Najah Ellington

Najah Ellington

Since the end of World War II, there has been significant progress made in race relations in the United States. African Americans have struggled for equality and justice in order to end the racism that has plagued this country since its inception. African-Americans have fought tirelessly during the 20th and 21th century to demand equal protection under the law, specifically in the areas of education and cultural expression.

Although there have been many movements that have resulted in educational and social change, none have been more critical than the Brown vs. Board of Education case and The Harlem Renaissance. Brown vs. Board of Education influenced African Americans to begin to advocate for change in racial relations. The Harlem Renaissance made African American cultural developments more often recognized.

These movements were critical in initiating a revolution on how whites relate to the African American population because both caused significant change in how African Americans were referred to as a whole. However, there is still much work to be done in the areas of economics and social mobility. America’s implication that white is automatically better continues to be a reoccurring issue in race relations.

Brown vs. Board of Education is often referenced to be the initial battle in the fight for equality. The case was brought forth by a black family who wanted to educate their daughter but found it extremely unfair that they had to travel unreasonably far to do so. Eventually, the Supreme Court found the segregated education law unconstitutional by the Fourteenth Amendment. The case ultimately started the civil rights movement, as it created an image to blacks that change was possible. It sent a message to America that blacks were citizens just as whites were citizens, and imposing unfair punishment just by the color of one’s skin would no longer be tolerated. There had been many other small incidents that called for civil rights, but the case made the biggest initial impact. Once the schools were desegregated, black people began thinking of other ways they could bring justice to the Jim Crow inspired American racial system.

The Harlem Renaissance proposed a new outlook on African American’s cultural contributions during the 1920’s. Taking place after the great migration, the Renaissance encouraged African Americans to embrace the African side of their culture. The Renaissance also encouraged them to reject White America’s view of them, and diverge from their set position as an inferior race of people. The Renaissance gave African Americans new hope, convincing them that it is okay to represent themselves expressively, through art, literature, and education. During this period, a record-breaking amount published authors, recognized artists, and college graduates were black who began to realize that whites were not superior to them in any way, and refused to be ridiculed and disrespected silently any longer. The influence the Harlem Renaissance carried forced White America to acknowledge blacks, and forced blacks to step out from the shadows. Thus, this time period is monumentally important to the advancement of racial relations in America.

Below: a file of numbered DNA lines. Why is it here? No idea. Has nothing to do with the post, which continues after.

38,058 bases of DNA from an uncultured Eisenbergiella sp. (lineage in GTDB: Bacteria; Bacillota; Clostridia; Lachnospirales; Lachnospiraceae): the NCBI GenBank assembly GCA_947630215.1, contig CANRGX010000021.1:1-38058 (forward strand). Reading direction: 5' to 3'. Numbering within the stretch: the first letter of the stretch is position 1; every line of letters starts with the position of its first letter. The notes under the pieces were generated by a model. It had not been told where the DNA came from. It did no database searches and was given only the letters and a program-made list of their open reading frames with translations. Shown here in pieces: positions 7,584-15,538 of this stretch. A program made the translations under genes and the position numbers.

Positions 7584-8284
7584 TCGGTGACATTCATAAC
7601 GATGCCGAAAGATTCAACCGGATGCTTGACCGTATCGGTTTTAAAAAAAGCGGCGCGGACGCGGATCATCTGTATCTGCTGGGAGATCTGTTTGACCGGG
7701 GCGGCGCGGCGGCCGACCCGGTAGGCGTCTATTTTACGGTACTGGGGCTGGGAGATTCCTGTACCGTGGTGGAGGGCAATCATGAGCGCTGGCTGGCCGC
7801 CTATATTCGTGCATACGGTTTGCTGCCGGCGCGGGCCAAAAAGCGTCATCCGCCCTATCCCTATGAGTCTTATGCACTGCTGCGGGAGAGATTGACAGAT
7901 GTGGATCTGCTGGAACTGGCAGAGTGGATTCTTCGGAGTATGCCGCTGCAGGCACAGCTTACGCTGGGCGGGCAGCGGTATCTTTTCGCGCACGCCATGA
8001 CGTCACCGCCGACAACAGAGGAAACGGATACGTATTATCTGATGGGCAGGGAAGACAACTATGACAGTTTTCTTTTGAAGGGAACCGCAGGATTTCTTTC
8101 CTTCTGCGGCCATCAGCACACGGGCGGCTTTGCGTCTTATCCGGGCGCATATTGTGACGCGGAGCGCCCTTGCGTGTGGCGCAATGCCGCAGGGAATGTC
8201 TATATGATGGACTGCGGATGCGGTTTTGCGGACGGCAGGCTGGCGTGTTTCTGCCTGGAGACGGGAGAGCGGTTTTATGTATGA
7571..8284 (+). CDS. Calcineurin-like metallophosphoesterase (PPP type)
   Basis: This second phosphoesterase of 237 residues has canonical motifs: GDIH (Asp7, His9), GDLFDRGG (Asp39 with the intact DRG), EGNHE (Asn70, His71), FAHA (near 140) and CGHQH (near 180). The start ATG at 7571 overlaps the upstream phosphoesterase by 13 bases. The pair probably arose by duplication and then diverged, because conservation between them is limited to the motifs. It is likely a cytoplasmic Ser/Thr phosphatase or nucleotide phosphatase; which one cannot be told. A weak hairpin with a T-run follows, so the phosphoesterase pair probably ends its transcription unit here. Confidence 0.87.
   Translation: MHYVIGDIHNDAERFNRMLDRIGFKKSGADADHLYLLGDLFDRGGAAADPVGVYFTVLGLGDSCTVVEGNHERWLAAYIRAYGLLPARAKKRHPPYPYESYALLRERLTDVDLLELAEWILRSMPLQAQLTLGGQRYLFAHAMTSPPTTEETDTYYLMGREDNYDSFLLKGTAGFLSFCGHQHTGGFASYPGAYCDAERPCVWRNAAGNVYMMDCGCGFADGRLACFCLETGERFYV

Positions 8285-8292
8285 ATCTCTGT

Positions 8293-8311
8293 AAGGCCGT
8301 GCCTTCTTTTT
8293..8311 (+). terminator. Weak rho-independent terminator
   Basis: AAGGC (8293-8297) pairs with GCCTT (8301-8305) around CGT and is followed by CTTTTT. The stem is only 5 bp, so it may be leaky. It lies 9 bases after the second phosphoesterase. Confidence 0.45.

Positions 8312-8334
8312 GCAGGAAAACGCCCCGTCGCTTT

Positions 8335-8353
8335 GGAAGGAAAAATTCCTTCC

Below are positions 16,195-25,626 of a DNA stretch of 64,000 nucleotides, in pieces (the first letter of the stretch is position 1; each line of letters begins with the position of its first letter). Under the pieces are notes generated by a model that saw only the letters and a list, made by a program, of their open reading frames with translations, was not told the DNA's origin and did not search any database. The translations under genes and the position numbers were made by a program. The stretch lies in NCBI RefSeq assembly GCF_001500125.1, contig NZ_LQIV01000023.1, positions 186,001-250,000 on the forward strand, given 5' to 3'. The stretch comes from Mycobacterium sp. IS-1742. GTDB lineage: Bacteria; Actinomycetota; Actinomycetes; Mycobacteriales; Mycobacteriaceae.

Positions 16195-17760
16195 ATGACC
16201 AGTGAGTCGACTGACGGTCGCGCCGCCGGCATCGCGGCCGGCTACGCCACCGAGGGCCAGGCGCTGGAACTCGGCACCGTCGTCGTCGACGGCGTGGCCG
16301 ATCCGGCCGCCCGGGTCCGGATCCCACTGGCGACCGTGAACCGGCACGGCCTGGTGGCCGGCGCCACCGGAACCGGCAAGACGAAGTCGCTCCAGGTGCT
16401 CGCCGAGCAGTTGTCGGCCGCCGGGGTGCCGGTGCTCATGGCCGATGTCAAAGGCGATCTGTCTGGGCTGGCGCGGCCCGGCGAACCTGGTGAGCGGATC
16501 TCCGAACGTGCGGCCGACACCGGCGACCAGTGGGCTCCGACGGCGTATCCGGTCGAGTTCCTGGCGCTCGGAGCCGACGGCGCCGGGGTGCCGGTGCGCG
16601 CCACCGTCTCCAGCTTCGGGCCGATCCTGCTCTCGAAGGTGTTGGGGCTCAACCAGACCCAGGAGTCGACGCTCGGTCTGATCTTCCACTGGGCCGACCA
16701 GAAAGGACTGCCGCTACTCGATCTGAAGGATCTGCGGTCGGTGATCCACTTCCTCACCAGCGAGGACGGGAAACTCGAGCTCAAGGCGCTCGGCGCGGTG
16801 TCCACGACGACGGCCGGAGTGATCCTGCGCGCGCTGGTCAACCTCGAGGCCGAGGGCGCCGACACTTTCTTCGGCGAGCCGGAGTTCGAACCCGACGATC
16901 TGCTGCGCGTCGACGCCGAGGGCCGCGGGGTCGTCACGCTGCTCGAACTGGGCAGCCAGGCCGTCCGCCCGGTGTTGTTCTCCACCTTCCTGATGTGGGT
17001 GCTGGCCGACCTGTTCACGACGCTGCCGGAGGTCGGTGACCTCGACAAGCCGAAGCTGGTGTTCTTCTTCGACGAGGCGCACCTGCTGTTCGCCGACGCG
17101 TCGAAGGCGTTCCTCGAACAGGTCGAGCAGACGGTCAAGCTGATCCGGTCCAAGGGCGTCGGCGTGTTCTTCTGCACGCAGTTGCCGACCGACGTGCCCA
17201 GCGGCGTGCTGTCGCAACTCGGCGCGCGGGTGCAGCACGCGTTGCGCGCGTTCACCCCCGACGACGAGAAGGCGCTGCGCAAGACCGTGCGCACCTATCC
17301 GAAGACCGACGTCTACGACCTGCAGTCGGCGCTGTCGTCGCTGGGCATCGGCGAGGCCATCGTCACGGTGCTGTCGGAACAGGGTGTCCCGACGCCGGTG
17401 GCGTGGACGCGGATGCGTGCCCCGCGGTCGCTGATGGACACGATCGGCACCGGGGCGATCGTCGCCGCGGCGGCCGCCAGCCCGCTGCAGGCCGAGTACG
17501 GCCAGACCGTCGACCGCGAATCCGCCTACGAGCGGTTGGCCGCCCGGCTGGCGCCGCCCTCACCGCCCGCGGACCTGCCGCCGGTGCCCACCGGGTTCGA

As a result of these and other events progress has been made. However, “equality for all” is nowhere near achieved. Though we are an integrated society, since the 1960s, the gap from the median household income of whites, and that of blacks, has widened by nearly ten thousand dollars per family. This means that if a white man does the exact same job as a white man, the white man will earn at least ten thousand dollars more than the black man. In some cases, the black man could be more experienced and qualified for the job, but he will never make as much, or be thought of as valuable as the white man. Moreover, in overall household wealth, black households are worth approximately twenty thousand dollars less than a white household.

Furthermore, white Americans continue to hold Social Capital, which means they are granted privileges, immunities and support simply for being born white. America has set up a social caste that is designed for white people to be successful; a caste built on the backs of African Americans, dependent on their failure. Meaning, black babies are born with the assumption that they will fail. This means blacks have to work ten times harder for success to even come into consideration. White babies already have a whole country supporting them, and it is a lot less difficult for them to succeed.

Until America has been reconstructed from the ground up, there will never be “equality for all”. There will continue to be a static gap between white and black America until major reconstruction is imposed. There will not be a truly equal society until this happens.
Equality simply means freedom. However, consider this; if someone has to give one freedom, is one truly free?

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